Food - Drink
Oatmeal Vs. Oat Bran: What's The Difference?
Steel-cut oats and old-fashioned oats, the most popular types of oatmeal, look quite similar to oat bran. While both of these products come from the same grain, they have some key differences, including part of the oat grain that is used to make them, their nutritional values, and common methods of preparation.
Most oat products include the whole oat, but oat bran is only the outer layer of the oat grain that is essentially a byproduct of other oat products. Oat bran softens much faster than regular oatmeal, has a mushier texture, and tastes more nutty and flavorful; it also is more porous, meaning it cooks much faster than oatmeal.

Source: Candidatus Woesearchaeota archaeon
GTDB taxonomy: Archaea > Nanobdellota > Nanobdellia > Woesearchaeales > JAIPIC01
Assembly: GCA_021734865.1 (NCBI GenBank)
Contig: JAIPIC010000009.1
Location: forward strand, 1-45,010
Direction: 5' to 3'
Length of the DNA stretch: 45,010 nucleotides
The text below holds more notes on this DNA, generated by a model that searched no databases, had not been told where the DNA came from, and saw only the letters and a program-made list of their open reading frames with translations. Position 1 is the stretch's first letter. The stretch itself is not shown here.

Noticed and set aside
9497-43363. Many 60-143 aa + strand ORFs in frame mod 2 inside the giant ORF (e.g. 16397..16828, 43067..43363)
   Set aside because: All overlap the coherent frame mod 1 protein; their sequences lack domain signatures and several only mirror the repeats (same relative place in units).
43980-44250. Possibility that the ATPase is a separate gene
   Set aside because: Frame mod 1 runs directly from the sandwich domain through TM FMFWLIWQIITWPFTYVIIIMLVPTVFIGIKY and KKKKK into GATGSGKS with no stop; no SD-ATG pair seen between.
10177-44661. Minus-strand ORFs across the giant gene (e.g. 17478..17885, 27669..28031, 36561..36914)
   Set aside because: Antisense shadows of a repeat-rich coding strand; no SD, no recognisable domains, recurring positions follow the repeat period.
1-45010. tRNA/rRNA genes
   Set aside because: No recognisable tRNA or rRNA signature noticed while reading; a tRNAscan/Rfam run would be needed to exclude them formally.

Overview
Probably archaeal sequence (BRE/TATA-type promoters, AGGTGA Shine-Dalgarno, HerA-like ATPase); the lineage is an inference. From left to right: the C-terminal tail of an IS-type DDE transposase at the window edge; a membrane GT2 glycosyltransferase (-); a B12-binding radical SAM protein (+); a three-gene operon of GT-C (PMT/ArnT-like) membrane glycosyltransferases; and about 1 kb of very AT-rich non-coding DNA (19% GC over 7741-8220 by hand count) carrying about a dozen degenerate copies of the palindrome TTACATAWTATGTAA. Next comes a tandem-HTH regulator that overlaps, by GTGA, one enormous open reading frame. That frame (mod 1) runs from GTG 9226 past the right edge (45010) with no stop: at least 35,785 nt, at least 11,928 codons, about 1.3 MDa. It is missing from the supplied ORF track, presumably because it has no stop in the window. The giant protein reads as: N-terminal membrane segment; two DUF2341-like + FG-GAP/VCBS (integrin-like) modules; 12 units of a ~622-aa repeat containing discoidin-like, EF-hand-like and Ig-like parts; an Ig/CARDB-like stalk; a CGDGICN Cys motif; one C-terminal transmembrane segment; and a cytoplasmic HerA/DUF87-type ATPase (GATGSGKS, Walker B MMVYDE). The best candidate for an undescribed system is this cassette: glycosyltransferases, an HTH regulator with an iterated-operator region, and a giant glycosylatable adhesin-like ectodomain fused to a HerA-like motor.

Oatmeal and oat bran have a similar carb and fat content, but bran is significantly higher in fiber and protein, making it even more filling than oatmeal. While both oat bran and oatmeal help lower cholesterol and control blood sugar levels, oat bran is also lower in calories; however, this doesn't mean that bran is always the best choice.
When making overnight oats, oat bran expands much more than oatmeal and tends to get mushy, while oatmeal retains its bite, which is a preferable texture for some eaters. When preparing other dishes, oat bran should only be used in recipes where the final texture is intended to be soft and flaky, such as in granola.